Cragmama "Not all who wander are lost…" JRR Tolkien

Tweakend for the Weekend

Mega lock-off mid-crux.

“Mommy, what’s ‘bolt to bolting’ mean?” my 9 year old son asked me.  I hadn’t realized he had been listening to my conversation.  I was lounging at the base of the cliff, trying to summon the energy to give my project one last go before hiking out.  I was exhausted.  It had been a roller coaster of a day, hiking in to find ourselves in the midst of a foggy, misty drizzle that had made our slab warm-up a lot more exciting than we’d wanted.  Surprisingly enough, however, conditions on the 12 wall were primo.  The routes were steep enough to be out of the drizzle, and the warm rock kept the condensation at bay, leaving crisp, dry rock.  At this particular moment, I’d just finished falling off the very last hard move for the 2nd time that day.  A few weeks ago, I’d fallen off that same spot 3 times in one day, and I was pretty certain the final battle of the day would end the same way.  So certain, in fact, that while CragDaddy was cleaning the route next door, I seriously considered asking him to take down my draws as well on his way down.

That’s where the “bolt to bolt” conversation started.  See, I’d figured out some different beta at the end of my last go.  The difference was subtle, involving angling my lower body into somewhat of a drop-knee position rather than turned out and toe’d in.  I’d tried similar beta my very first day on the route, back in June, but it hadn’t worked.  But on this day, conditions were a lot better, and I was able to get much more locked in on the left hand crimper I was using to make the toss to the hold I kept coming up short on.  So on a whim, I’d tried it again at the end of this previous attempt, desperately grasping to find something, ANYTHING, that would make this stopper move higher percentage for me.  It made the move feel maybe 10% easier.  Not only did it extend my reach, but CragDaddy and I hypothesized that it kept me tighter to the wall without having to rely solely on my core to keep me in.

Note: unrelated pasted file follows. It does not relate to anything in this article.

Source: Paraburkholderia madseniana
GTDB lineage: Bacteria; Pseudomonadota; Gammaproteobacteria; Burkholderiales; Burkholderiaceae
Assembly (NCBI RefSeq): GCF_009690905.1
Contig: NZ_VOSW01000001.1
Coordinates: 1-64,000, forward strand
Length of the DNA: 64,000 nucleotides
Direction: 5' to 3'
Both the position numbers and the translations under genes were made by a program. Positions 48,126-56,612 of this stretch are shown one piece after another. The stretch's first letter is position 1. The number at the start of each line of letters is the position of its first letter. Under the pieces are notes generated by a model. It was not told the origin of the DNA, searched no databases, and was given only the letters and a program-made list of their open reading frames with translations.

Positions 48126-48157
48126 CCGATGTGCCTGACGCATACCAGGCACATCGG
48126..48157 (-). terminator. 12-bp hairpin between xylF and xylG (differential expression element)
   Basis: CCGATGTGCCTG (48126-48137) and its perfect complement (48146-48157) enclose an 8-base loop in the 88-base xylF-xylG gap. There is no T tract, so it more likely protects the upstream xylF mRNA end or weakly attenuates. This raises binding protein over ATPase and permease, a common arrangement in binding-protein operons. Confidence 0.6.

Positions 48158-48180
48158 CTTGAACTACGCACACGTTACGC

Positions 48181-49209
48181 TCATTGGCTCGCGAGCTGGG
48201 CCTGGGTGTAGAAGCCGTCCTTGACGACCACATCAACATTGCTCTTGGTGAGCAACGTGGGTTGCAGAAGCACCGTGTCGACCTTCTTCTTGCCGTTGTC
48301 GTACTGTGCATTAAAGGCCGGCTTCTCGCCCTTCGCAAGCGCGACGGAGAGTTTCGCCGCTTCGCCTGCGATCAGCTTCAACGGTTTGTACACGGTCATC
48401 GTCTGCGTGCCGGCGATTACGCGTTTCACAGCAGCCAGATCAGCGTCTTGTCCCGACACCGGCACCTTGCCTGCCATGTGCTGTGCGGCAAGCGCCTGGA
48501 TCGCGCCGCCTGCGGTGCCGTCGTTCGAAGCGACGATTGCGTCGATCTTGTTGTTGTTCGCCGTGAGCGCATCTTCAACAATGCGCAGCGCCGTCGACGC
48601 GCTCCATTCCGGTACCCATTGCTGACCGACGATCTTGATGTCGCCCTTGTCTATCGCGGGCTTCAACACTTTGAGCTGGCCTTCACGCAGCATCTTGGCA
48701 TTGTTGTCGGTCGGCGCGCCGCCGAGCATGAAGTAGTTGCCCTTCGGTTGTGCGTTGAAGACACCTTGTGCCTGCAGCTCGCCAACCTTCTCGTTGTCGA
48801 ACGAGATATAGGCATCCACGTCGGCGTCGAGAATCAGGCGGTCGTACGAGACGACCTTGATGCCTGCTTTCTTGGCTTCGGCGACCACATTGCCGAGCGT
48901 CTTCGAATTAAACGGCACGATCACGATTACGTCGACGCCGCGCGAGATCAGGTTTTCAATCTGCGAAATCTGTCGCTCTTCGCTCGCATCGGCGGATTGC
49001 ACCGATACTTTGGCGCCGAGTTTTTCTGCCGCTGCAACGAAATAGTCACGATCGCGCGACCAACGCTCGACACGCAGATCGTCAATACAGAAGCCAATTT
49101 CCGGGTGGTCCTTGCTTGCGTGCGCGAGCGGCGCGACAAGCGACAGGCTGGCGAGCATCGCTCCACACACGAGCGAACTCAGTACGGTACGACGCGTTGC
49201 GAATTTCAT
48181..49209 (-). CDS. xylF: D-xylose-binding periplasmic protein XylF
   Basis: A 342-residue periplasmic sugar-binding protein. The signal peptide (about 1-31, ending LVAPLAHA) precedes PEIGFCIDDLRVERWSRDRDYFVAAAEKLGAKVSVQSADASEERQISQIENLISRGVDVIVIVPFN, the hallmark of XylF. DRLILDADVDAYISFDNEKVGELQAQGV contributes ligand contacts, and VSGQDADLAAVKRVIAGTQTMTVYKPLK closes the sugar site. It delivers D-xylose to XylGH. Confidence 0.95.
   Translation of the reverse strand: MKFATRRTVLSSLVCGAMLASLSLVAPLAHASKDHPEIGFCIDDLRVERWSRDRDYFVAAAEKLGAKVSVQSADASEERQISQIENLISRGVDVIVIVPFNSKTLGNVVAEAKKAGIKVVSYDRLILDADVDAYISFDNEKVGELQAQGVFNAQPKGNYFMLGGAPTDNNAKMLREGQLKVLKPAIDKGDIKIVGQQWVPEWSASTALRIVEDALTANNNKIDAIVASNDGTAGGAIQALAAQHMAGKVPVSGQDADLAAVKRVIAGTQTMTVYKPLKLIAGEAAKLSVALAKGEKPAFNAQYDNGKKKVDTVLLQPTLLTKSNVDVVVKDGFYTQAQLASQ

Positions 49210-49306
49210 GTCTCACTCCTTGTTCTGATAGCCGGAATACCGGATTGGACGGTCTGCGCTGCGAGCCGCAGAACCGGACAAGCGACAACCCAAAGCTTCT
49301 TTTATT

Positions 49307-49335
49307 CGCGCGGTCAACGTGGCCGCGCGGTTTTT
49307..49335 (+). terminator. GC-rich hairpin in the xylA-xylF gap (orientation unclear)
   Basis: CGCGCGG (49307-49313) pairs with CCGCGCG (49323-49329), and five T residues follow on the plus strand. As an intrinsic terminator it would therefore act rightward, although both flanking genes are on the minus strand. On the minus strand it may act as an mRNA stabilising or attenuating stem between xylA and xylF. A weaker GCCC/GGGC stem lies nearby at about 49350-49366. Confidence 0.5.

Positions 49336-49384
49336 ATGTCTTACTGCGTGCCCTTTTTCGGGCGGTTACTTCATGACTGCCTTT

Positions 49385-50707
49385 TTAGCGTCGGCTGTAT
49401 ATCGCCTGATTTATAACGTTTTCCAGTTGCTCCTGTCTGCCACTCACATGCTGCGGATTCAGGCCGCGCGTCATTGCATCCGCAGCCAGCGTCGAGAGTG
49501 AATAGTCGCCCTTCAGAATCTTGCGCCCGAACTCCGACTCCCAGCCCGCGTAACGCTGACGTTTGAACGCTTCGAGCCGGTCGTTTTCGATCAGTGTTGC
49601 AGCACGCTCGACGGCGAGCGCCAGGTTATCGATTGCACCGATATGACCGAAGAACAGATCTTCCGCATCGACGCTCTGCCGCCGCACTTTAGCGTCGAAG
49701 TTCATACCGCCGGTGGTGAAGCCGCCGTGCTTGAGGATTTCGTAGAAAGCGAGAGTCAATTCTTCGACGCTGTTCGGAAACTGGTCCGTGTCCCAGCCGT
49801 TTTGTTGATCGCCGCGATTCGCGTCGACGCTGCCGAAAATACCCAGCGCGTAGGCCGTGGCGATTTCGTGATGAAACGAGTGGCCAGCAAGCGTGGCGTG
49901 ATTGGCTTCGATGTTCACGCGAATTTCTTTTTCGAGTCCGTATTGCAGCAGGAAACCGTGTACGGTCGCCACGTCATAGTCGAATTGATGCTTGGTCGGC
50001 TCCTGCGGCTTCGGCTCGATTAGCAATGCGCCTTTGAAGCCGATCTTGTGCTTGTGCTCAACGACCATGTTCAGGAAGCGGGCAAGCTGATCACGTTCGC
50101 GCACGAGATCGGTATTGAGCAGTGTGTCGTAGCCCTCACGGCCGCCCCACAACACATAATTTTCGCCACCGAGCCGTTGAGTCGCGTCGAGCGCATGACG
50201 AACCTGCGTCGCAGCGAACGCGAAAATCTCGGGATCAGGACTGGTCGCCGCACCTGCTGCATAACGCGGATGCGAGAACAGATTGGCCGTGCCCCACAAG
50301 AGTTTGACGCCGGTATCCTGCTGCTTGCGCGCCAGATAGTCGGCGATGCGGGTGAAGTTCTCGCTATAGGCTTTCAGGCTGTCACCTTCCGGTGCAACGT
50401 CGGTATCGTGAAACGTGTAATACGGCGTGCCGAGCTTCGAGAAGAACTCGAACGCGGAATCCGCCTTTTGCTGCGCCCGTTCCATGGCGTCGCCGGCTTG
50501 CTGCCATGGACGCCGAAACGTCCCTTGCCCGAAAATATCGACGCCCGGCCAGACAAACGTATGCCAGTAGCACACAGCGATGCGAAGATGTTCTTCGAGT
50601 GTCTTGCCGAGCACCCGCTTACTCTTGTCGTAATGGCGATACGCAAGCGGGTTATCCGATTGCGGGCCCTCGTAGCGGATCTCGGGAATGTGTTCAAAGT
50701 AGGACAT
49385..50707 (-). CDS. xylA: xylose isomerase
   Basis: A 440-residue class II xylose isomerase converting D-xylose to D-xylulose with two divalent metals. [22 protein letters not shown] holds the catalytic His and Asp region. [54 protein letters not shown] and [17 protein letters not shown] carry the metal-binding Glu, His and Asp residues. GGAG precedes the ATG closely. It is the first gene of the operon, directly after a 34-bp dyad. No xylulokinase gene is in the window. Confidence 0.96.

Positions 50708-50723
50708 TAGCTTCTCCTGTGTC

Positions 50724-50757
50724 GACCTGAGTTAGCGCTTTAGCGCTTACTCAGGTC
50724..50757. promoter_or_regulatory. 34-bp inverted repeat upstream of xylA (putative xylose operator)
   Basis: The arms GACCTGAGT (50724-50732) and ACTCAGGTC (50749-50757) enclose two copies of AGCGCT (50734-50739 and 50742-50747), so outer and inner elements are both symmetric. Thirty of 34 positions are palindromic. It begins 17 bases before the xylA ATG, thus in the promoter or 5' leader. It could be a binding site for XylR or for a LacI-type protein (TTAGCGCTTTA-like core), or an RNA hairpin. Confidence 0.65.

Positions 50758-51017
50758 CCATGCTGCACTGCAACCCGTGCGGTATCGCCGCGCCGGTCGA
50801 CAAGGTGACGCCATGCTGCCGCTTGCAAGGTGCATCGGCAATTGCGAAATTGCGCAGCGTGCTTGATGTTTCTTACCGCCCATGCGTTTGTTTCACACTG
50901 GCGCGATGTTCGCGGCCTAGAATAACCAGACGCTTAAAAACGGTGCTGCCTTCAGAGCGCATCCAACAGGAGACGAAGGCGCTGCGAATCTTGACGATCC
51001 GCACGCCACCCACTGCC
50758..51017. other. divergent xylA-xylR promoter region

I had lowered with intent to try it one more time, but as I said now that I was down, lounging on the rock, with CragDaddy within easy reach of my anchors, I was having second thoughts.  I felt good about the new beta, but also felt like it was probably too little too late.  Despite the fact that I had the rest of the route totally dialed, the moves were still super hard both on the body as well as the skin, and just the thought of doing it all again was exhausted, even after laying around at the base of the cliff for the past hour.  Temps were dropping, and that cloud forest vibe was starting to get old (and cold!)

Opening moves…your skin will thank you for moving quickly here.

CragDaddy reasoned that we were all the way down there (it’s a brutal hike, especially with the kids), the draws were in, and we had plenty of time.  He was right; I owed it to myself to try it one more time.  Even knowing it most likely would NOT end with a send, practicing the new beta would be extremely helpful to have in my muscle memory bank for our next trip out.   My mind knew this, but my body was rebelling.  I compromised by suggesting that I just go bolt to bolt – no need to get mentally and physically “up” again, but my body would get the aforementioned training benefits.

When I explained this in response to my son’s question, he just nodded and went back to reading his book.  But my answer must have been weighing on him, b/c several minutes later he spoke up again.  “Mommy, I don’t want you to bolt to bolt.  I want you to try and send it.”  Thinking this could be a good parenting opportunity to reinforce the “progress, not perfection” mantra to my highly perfectionistic son, I reiterated how satisfied I was with the baby steps I’d made towards my goal by finding the new beta, and working out some better rest stances earlier that same day.  I told him that despite the lack of a send, I could still call the day a success.